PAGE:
Why iRobot Dropped 15.4% in August

What happened

Shares of iRobot (NASDAQ: IRBT) fell 15.4% in August, according to data from S&P Global Market Intelligence, extending its post-earnings plunge from July as some analysts worried over the increasing competition in the robotic vacuum cleaner segment.

Investors may recall that iRobot stock was already under pressure before the month started. Shares plunged 20% in a single day on July 24, when the company delivered strong second-quarter results but reduced its full-year financial guidance due to concerns that the U.S.-China trade war could hamper growth for the broader home-robotics market.

So what

That negative momentum carried forward as trade tensions persisted, leaving iRobot stock to drift lower for the first few weeks of August. But its declines accelerated on Aug. 22, when JPMorgan analyst Mark Strouse reiterated his neutral rating on iRobot stock. At the time, he pointed out that the website of iRobot competitor Shark had been updated with details on a "soon-to-be-released" robotic vacuum that includes many of the same features as iRobot's Roomba i7 model at a much lower price.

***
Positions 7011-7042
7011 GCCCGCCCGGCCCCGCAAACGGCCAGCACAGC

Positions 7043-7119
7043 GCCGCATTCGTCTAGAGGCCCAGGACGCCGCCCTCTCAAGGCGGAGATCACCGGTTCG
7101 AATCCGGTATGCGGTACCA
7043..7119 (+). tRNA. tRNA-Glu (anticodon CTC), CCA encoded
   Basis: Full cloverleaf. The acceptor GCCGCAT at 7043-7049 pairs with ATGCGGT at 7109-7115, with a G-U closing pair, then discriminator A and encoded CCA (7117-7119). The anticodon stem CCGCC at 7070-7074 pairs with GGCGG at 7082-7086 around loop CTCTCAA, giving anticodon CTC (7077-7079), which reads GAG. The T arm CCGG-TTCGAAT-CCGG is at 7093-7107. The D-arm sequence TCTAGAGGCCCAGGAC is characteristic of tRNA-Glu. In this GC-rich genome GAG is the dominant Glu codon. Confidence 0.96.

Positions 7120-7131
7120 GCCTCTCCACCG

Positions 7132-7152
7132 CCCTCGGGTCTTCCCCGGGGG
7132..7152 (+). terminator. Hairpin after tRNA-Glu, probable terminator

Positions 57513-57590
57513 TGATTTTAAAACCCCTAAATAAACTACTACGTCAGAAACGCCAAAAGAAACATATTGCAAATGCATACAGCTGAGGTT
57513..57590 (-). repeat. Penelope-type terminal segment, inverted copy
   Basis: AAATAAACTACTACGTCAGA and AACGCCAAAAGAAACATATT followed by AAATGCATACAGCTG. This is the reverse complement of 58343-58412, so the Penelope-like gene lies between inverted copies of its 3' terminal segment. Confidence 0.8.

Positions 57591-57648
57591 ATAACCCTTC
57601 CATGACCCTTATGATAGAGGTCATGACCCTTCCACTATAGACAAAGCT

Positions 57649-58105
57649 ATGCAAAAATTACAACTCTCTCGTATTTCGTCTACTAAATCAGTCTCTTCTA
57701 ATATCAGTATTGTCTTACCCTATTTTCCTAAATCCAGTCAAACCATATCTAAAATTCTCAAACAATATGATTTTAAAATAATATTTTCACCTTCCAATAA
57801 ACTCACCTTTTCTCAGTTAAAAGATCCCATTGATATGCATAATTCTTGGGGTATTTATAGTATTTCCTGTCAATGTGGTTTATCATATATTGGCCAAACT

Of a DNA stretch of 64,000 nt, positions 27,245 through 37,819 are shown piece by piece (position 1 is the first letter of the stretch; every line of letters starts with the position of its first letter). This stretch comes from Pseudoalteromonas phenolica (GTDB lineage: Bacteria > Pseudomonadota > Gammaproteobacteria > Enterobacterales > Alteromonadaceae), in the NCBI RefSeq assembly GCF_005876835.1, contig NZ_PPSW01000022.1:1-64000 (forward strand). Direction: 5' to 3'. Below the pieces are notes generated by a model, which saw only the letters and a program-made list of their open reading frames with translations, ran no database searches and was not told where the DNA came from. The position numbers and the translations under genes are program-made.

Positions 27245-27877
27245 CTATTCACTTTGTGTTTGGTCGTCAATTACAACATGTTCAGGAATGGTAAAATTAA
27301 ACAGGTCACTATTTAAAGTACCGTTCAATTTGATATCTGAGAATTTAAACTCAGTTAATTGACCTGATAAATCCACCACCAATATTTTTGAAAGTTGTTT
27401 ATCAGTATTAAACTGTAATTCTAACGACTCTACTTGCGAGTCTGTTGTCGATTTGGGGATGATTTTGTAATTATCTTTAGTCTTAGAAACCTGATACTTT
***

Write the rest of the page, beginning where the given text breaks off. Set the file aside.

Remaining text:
Roomba i7 with clean base and smartphone with iRobot's HOME app open.


Now what

To be fair, iRobot's self-cleaning i7 model was released just over a year ago, and has since been displaced from the company's top-of-the-line slot by the newer, massively upgraded Roomba s9+. What's more, iRobot has managed to deliver growth while maintaining a majority share of the robotic vacuum market in recent years, despite drastically increased competition -- and that includes previous affordable alternatives presented by Shark, since the vacuum-industry giant entered the niche in late 2017. And that's doesn't even factor in iRobot's opportunities to expand its reach into new product lines, most notably with the impending commercial launch of its new Terra lawnmower next year.

Given today's macroeconomic uncertainty and iRobot's cautious comments about its near-term growth outlook, it's no surprise that concerned investors are amplifying the stock's recent losses. As a patient, long-term shareholder in the company myself, I still think iRobot holds tremendous potential, and view it as a top stock to buy for investors willing to watch its growth story play out in the coming years.

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Steve Symington owns shares of iRobot. The Motley Fool owns shares of and recommends iRobot. The Motley Fool has a disclosure policy.

The views and opinions expressed herein are the views and opinions of the author and do not necessarily reflect those of Nasdaq, Inc.

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